Thursday, June 08, 2006

House panel clears another $50 billion for Iraq

House panel clears another $50 billion for Iraq

WASHINGTON (Reuters) - A U.S. House of Representatives subcommittee approved a bill on Wednesday that would give another $50 billion next year to President George W. Bush for the wars in Iraq and Afghanistan.

The House Appropriations defense subcommittee cleared a $427 billion bill to fund the Pentagon next fiscal year starting on October 1, including the additional $50 billion which was primarily for Iraq.

The subcommittee passed its bill as House and Senate negotiators put final touches on an emergency measure for about $67 billion the Pentagon wants immediately to cover the wars' rising costs.

The next $50 billion bridge fund, which lawmakers expect to cover about six months, would bring the cost of both wars to nearly $450 billion, and many expect that to reach $500 billion by the end of next year.

Sen. Robert Byrd of West Virginia, top Democrat on the Senate Appropriations Committee, said the Pentagon was spending about $8 billion a month on Iraq, where costs have climbed, and about $1 billion a month in Afghanistan.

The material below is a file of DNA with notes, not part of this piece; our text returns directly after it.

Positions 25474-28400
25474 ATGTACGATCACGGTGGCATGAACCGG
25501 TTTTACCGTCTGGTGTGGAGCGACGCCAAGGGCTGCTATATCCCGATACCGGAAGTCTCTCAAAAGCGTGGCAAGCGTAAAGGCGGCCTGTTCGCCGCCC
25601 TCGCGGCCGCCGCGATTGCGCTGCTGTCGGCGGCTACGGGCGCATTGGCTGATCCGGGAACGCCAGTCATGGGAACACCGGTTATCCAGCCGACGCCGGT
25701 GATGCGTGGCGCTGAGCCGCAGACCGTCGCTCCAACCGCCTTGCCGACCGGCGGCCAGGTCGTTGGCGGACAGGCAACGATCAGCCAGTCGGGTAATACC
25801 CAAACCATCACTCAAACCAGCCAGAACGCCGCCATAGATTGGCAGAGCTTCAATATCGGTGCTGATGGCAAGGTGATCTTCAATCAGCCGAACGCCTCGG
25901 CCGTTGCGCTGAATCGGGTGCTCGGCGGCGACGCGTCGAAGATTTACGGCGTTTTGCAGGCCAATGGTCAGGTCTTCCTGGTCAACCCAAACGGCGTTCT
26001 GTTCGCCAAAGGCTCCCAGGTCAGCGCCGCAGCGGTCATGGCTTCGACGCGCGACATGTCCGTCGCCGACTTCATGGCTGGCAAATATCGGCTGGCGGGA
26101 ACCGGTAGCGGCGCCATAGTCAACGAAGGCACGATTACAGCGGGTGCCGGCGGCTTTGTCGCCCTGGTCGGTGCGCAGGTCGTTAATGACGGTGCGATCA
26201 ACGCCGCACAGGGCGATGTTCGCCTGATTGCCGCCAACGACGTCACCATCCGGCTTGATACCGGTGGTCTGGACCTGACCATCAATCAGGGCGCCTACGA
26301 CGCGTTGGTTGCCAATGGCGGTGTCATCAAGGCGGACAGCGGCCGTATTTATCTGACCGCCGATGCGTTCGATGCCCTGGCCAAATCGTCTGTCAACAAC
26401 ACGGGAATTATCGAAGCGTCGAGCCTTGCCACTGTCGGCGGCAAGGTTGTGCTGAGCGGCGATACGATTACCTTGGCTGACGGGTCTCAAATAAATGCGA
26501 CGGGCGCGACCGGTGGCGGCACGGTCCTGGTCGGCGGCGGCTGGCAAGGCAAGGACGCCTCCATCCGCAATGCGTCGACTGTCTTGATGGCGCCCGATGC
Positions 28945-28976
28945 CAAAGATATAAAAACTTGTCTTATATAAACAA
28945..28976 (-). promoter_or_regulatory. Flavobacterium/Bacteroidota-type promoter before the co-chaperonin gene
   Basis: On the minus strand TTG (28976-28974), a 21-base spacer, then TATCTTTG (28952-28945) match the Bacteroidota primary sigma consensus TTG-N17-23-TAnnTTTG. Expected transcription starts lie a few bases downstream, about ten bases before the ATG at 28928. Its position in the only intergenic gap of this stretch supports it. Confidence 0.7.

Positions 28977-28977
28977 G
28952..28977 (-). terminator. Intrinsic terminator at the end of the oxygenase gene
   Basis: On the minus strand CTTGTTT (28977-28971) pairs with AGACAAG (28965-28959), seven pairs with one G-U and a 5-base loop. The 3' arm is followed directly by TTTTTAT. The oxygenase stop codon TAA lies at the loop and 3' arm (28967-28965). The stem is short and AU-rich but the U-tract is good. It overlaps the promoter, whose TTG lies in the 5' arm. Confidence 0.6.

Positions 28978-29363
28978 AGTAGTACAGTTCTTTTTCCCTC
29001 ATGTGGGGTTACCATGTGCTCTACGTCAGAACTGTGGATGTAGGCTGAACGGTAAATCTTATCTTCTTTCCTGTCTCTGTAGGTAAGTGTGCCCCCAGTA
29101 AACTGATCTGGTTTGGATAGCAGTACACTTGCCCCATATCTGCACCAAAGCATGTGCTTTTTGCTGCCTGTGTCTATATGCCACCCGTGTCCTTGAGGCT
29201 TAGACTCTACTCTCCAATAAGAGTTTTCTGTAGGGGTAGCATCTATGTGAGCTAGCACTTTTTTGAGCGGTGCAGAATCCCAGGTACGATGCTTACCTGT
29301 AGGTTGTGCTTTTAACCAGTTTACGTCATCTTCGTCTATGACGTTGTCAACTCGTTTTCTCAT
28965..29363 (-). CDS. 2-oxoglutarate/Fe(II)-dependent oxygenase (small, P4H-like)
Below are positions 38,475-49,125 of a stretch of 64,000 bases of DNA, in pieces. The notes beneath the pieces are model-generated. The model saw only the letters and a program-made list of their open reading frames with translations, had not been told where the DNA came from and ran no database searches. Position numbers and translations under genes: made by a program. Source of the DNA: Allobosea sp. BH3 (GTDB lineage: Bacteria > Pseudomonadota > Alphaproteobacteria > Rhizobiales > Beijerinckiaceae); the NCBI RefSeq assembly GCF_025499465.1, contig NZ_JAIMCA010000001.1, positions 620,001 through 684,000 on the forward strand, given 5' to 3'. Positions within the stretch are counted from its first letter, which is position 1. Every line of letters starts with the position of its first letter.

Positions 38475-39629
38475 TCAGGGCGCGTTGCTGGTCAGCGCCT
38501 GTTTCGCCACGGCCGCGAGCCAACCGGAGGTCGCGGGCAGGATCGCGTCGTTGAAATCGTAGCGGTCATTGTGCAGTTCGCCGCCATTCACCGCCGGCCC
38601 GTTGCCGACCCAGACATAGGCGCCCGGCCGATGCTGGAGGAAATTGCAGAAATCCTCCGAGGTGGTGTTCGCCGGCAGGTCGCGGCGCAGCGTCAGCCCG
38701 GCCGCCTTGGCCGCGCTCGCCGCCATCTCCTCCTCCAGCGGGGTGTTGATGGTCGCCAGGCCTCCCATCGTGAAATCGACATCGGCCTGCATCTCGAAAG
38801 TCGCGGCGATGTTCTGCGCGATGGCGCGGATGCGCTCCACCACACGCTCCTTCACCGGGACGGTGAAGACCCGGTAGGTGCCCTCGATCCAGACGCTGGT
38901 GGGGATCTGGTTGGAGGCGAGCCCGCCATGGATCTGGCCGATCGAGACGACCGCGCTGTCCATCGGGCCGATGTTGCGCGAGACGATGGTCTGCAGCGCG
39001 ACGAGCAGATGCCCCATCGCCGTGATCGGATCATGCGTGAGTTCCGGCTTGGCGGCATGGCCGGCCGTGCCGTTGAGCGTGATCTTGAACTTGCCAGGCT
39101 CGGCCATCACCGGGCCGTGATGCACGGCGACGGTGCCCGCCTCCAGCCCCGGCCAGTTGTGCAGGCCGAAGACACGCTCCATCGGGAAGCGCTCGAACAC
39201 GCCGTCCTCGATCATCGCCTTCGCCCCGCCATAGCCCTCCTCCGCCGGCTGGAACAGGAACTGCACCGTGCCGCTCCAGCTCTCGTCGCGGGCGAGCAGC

The House subcommittee approved its spending bill in a closed session. Congressional aides said the bill provides an additional $500 million to the National Guard to repair and replace equipment worn out in the wars.

The Senate has not yet taken up its version of the bill to fund the Pentagon next year.

As lawmakers dealt with mounting public frustration over the Iraq war and its stunning cost, the full House was scheduled next week to debate a resolution on the war.

House Speaker Dennis Hastert, an Illinois Republican, said Republicans on the International Relations Committee were preparing a resolution discussing reasons for the Iraq war as well as "our goals and views in fighting against terrorism."

Hastert's spokesman Ron Bonjean said the resolution was intended to be "very explicit -- Iraq is the main front" in the war on terror.

Many Democrats contend that by invading Iraq, Bush diverted resources from fighting al Qaeda, which was responsible for the September 11, 2001, attacks. They say Bush falsely tried to link toppled Iraqi President Saddam Hussein with al Qaeda as an excuse for the war.